During the play Porphyrius was immersed in water and said: “The servant of God, Porphyrius, is baptized in the Name of the Father, and of the Son, and of the Holy Spirit.” Through divine grace, he emerged from the water and confessed himself a Christian. Julian ordered him to be tortured, and after the torments, to be beheaded. This took place in the city of Ephesus in the year 361.
During the reign of Saint Constantine the Great (May 21), Saint Stephen appeared three times to a pious old priest named Lukianos and revealed to him the place where his relics had been hidden. He informed Patriarch John of Jerusalem, who went to the designated spot and found the sacred relics of the Holy Protomartyr Stephen.
When the Saint’s relics were discovered, there was a great earthquake and those who were present noticed a beautiful fragrance suffusing the whole area. It is said that angelic voices were heard from Heaven saying: “Glory to God in the highest, and on earth peace among men of good will” (Luke 2:14). That is to say, “Glory be to God in the highest places of Heaven, and here on this earth troubled by sin, may divine peace reign; for God has demonstrated His good will toward mankind, by the Incarnation of His Son.” Thus, the angels made it clear that the Protomartyr Stephen had endured martyrdom for the love and glory of God.
In 415, the relics of Saints Stephen, Gamaliel, and Nikodemos were miraculously discovered and solemnly transferred to Jerusalem by Archbishop John, along with Bishops Eutonius of Sebaste and Eleutherius of Jericho. From that time on, the relics began to work miracles of healing.
Subsequently, in the reign of the holy Emperor Theodosius the Younger (408-450), the relics of the holy Protomartyr Stephen were transferred from Jerusalem to Constantinople and placed in the church dedicated to the holy Deacon Laurence (August 10), and were transferred there on August 2, until a church could be built in honor of Saint Stephen.
Saint Stephen’s right hand is kept in the Serapion Chamber of the Trinity-Sergius Lavra.
The Holy Presbyter and Wonderworker Philotheus lived in the tenth century in the village of Mravin (or Myrmix) located in Bythnia in Asia Minor. He was a married priest, and had children. He devoted himself to deeds of prayer and fasting, and works of charity. Because of his holy life, Saint Philotheus received from God the gift of working miracles. The ascetic continually fed the hungry and helped the needy. Saint Philotheus died in peace. Myrrh flowed from his relics.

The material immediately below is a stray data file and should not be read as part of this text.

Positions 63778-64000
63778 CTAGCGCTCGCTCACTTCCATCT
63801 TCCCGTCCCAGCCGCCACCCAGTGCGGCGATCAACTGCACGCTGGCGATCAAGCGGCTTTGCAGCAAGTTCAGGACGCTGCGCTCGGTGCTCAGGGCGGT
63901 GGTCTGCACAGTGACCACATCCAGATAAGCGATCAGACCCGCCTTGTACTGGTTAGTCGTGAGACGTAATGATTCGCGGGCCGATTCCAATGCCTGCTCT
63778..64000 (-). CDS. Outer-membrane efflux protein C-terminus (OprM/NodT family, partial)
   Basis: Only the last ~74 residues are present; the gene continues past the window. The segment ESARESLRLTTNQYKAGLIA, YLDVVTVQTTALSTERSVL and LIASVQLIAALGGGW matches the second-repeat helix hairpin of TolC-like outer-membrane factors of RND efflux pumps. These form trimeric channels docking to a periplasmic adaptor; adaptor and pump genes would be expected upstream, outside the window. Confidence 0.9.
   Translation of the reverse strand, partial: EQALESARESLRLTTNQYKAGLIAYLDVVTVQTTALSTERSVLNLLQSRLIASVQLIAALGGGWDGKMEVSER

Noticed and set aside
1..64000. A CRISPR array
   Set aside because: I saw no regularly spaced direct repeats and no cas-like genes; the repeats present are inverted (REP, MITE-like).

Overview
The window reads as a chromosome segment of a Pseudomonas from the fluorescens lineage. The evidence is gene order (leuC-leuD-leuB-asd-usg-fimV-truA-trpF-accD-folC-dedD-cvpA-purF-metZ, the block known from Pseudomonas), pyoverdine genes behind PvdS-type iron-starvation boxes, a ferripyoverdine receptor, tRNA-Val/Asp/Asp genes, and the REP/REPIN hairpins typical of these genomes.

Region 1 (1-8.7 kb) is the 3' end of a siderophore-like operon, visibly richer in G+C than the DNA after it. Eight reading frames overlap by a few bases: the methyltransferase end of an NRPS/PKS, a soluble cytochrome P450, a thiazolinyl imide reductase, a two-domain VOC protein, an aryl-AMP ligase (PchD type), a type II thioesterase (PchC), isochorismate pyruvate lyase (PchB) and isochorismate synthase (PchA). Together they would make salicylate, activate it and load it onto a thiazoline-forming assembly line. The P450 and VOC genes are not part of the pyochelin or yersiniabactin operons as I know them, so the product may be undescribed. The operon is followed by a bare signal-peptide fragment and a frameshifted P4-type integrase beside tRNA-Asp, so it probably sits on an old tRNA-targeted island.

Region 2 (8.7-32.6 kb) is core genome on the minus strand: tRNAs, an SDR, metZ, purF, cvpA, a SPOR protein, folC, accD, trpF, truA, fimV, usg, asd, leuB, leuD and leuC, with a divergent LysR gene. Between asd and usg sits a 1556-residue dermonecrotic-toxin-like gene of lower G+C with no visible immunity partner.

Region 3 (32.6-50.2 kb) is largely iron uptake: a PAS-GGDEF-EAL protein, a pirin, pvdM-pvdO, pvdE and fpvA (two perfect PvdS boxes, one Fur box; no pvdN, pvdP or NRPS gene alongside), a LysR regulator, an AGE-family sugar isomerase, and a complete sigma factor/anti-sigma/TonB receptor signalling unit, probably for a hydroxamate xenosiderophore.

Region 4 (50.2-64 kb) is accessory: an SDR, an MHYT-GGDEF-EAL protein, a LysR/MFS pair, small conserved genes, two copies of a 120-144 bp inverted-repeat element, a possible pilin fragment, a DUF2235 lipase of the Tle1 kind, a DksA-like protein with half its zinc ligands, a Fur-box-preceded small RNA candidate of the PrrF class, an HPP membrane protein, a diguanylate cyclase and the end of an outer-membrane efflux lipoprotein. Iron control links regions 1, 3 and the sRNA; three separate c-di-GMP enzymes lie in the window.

Blessed Abba Joseph of Alaverdi was a disciple and companion of Saint John of Zedazeni, who in the 6th century arrived in Georgia with twelve Syrian ascetics to spread the Christian Faith.
With the blessing of his teacher, Fr. Joseph settled in the village of Alaverdi in eastern Georgia. According to tradition, he carried with him a cross formed from the wood of the Life-giving Cross of our Savior.
At that time the region around Alaverdi was deserted and barren. One day the Lord sent a nobleman to hunt in the valley where the pious hermit dwelt among the wild animals. Seeing the saint, the nobleman guessed immediately that before him stood a holy man. He bowed before him, kissed him, and humbly asked what had brought him to this deserted place.
With the help of God, Saint Joseph aroused in the nobleman a divine love and an unquenchable desire for the Truth. The nobleman vowed to erect a church in the Alaverdi Wilderness, and he laid the foundations of Alaverdi Monastery in fulfillment of this vow. Venerable Joseph was overjoyed at the accomplishment of this God-pleasing work.
Soon the people began to hear stories about the holy elder who was laboring in Alaverdi. Crowds of the faithful flocked there to see him with their own eyes and hear the blessed Joseph’s preaching. As a result of his unceasing efforts, unbelief was uprooted, and the divine services of the Church were firmly established in that region. Many of the faithful were so drawn to Abba Joseph’s holy life, boundless love, and miracles that they left the world to join in his labors.
Gradually the number of hermits increased, and a large community was formed. Fr. Joseph was the first abbot of this brotherhood. Utterly exhausted from a life of God-pleasing ascesis and labors, Saint Joseph sensed the approach of death and prepared to stand before the Lord God. He gathered his disciples, blessed them, instructed them for the last time, appointed a new abbot, and peacefully departed to the Lord.
With great honor Fr. Joseph’s disciples buried him at the Alaverdi Church. Many miracles have since occurred over the grave of the venerable elder.
Saint Joseph the New was born in 1568 at Raguza in Dalmatia, and was given the name Jacob at his Baptism. When he was very young, his father died, and he was raised by his mother. At the age of twelve, he was sent to Ochrid to be schooled.